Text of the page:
Of all the back-of-the-beyond places I’ve visited on the Subcontinent, the most unusual are the so-called “enclaves” along the India-Bangladesh border. They are little parcels of Indian or Bangladeshi territory that are wholly enclosed by the territory of the other country. A little bit of history on how they came into being:
The Raja of Cooch Behar and the Nawab of Rangpur, the rulers of two minor kingdoms that faced each other near the Teesta River, staked games of chess with plots of land. To settle their debts, they passed chits — pieces of paper representing the territory won or lost — back and forth. When Sir Cyril Radcliffe, the law lord who partitioned India, drew the 1947 border, Cooch Behar went to India and Rangpur to Bangladesh — including the people who lived on the two kings’ 162 “chit mahals,” or paper palaces. Their villages, caught on the wrong side of the border, are now small islands of India surrounded by Bangladesh or vice versa.
The enclaves, along with many of the other border issues between India and Bangladesh had been the subject of diplomatic discussion for years, and at the time I visited, officials of the Border Security Force, who have the unenviable job of policing this porous boundary, did not expect much progress.
Amazingly, this issue looks like it will finally be resolved. India and Bangladesh are expected to sign an agreement exchanging the territories, the obvious common sense solution, during the visit of Indian Prime Minister Manmohan Singh to Dhaka next week. This small diplomatic victory has no doubt been helped by the seriousness of the people involved: Shivshankar Menon, India’s national security advisor, for whom rationalizing this border is an important step in controlling the flow of arms, militants and counterfeit currency into India; Gowher Rizvi, a brilliant political scientist who has been advising the Bangladeshi prime minister Sheikh Hasina on foreign affairs; and Sheikh Hasina and Sonia Gandhi, leader of India’s Congress Party, who, as the matriarchs of their respective dynasties, share a close personal relationship. One of Gandhi’s last official trips before leaving India to be treated for an undisclosed medical condition early this month was to Dhaka, which she visited as a show of unity between their two parties.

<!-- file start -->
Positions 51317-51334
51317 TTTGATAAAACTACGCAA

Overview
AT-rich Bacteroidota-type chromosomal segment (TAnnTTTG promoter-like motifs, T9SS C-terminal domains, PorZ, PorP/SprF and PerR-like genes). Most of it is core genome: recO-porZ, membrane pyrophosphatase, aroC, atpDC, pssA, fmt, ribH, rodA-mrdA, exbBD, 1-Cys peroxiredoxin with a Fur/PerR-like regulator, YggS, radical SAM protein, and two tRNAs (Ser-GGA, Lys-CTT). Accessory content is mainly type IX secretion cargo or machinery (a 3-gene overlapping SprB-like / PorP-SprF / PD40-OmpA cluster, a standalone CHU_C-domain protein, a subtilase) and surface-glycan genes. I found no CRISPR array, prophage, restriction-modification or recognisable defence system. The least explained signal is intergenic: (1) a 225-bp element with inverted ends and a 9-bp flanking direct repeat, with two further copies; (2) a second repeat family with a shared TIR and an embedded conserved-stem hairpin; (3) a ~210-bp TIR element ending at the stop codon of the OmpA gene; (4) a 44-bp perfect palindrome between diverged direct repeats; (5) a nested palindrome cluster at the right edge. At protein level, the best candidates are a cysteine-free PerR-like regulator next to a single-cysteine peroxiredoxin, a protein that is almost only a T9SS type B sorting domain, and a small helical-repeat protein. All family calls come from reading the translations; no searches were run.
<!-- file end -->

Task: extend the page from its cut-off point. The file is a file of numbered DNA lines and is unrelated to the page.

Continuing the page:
Whatever the reasons, though, this is a welcome bit of good news for the region, where territorial disputes have a tendency to drag on for generations. This one, at least, looks like it has finally been put to rest.